October 1932 Radio News
Wax nostalgic about and learn from the history of early electronics.
See articles from Radio &
Television News, published 1919 - 1959. All copyrights hereby acknowledged.
Shipboard radio operators have been a crucial part of commercial and military transport since first being
implemented in the early 20th century. Marconi Wireless Telegraph Company's operators (John "Jack"
Phillips and Harold Bride) onboard the
RMS Titanic are credited
for saving the ship after it ran into an iceberg in the north Atlantic, as are the radio operators aboard the
RMS Lusitania after German
U-boats mercilessly torpedoed it. Today's sailing vessels, as well as aircraft, are as reliant upon skillful radio
operators and radio equipment as back then. Much has been automated, but ultimately it is the human element in the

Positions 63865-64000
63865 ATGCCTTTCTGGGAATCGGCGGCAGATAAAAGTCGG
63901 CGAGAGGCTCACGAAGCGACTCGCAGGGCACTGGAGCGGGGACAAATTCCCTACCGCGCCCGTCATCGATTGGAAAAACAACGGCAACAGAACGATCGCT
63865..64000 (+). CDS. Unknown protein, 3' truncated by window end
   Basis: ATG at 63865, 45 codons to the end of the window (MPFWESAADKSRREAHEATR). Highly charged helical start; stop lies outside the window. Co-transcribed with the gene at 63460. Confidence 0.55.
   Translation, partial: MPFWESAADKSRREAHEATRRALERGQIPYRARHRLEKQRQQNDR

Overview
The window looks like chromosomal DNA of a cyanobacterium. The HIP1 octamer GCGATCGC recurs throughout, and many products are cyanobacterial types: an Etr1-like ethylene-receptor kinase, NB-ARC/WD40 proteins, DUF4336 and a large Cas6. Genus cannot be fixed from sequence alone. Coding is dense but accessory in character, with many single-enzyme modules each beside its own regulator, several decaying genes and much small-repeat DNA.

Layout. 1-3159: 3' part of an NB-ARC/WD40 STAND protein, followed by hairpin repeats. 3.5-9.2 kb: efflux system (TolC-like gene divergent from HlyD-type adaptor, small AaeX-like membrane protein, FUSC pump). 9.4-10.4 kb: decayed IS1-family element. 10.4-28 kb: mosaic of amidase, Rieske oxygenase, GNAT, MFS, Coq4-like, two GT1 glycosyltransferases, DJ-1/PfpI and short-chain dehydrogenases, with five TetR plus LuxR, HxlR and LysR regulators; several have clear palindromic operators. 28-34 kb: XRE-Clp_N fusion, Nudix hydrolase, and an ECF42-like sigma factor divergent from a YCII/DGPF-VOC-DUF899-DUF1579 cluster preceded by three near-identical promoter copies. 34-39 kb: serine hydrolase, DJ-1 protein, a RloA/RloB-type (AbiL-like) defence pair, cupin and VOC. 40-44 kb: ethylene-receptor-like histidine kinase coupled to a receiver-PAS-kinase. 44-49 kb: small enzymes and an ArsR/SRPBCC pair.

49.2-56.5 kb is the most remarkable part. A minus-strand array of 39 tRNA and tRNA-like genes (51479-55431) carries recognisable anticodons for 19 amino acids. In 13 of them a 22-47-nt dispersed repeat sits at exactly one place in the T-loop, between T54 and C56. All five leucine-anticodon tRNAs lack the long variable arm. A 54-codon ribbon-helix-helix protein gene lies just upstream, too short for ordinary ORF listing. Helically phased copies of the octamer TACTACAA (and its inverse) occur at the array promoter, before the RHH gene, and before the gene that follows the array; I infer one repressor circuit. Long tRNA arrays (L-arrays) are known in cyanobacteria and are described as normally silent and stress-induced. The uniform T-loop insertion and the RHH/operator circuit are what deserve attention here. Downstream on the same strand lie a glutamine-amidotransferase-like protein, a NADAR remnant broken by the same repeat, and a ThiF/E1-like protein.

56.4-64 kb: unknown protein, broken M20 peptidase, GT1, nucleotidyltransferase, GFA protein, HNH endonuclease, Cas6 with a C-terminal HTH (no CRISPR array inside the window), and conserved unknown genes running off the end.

communications chain that determine the fate of the mission.
Master of His Domain
"On board" the radio operator is recognized as an officer of his
ship with almost as much responsibility for his passengers as the captain.
In his cabin, surrounded by complicated radio apparatus of all varieties,
he is supreme. Every soul aboard relies on him for contact with the
outside world, for weather reports, storm warnings, news and emergency
messages. This is the radio cabin of the Discovery II, showing the long
and short-wave transmitters and receivers of types easily recognizable
at once by the well-informed operator
Posted September 12, 2014